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Cambodian opposition can only get stronger
Publication Date : 10-09-2013
Cambodia's opposition leader Sam Rainsy is crying over spilt milk when he calls for a series of protests against official ratification of the July 28 election results unless the authorities in Phnom Penh prove that no irregularities took place in the polling.
The opposition aims to use the protests from September 15-17 to change the game, forcing the National Election Commission to re-examine the results. Sam Rainsy believes his Cambodia National Rescue Party (CNRP) won the majority of seats in the House of Representatives after a close race, a much-improved performance by his party compared to previous elections.
The Election Commission on Sunday officially ratified the results, giving Prime Minister Hun Sen's Cambodian People's Party (CPP) 68 seats and the CNRP 55 seats. A legal challenge from Sam Rainsy to scrutinise the election has already been rejected, shutting down one option for the opposition to carry on the struggle to overturn the results.
Hun Sen, who has been in power for more than 28 years, will convene the first session of the new parliament and eventually form his new cabinet without the participation of the opposition. With 68 seats, the CPP has enough support to form a government.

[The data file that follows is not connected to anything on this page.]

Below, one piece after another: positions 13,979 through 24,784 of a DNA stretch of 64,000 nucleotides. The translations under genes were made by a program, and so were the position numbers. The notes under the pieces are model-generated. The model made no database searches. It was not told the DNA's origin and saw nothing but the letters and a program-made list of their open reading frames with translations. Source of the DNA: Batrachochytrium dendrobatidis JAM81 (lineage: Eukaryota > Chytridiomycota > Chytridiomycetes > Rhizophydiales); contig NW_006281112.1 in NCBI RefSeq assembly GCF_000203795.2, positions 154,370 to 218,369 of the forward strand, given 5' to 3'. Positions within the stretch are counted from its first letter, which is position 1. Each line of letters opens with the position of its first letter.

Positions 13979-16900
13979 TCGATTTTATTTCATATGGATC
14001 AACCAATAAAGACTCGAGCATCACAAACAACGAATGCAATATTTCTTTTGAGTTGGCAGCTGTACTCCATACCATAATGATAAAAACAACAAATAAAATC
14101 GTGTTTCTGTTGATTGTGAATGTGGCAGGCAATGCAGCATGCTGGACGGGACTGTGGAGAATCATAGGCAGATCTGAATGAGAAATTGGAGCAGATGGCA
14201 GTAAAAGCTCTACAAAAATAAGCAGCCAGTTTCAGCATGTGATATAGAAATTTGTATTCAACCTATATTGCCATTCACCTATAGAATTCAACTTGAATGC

It will be difficult for the CNRP to get the election results changed. Street protests will not improve its chances of success. The margin of 13 seats between winner and loser is not close enough to grant an immediate recount. Some observers are saying the CPP victory was fraudulent, but as long as there remains no clear evidence of irregularities, Hun Sen remains the legitimate leader of the country.
Street protests might be a legitimate way to oppose the government, but such action could affect political stability. The country is peaceful at present, but there is always the possibility of such action ending in chaos and violence. Hun Sen has a record of using force to crack down on opposing voices. Of course he would be wrong to do so - and it could spell the end of his political career. Equally, such an outcome should not be permitted to weaken Cambodia's parliamentary system either.
Looking at the situation optimistically, with 55 seats in parliament, the opposition is the strongest it has ever been. As a result, Hun Sen, the ruling strongman for nearly three decades, has been considerably weakened already.
By accepting the election results, Sam Rainsy and the CNRP can now begin to rock Hun Sen's boat even harder. They can now more confidently scrutinise and vote against government policies. The opposition has enough votes to request extraordinary sessions of parliament, to call for closed sessions, to ask high-ranking officials to clarify key issues and to request deliberation of motions to censure or dismiss any members of the cabinet. With this newly gained power, the opposition now possesses far stronger check-and-balance power against Hun Sen's executive branch.
If Sam Rainsy does not really want executive power, as he has said, then working as a forceful and effective opposition leader is not a bad choice in his career at this stage. As the opposition gathers strength, he might later change his mind about taking the helm.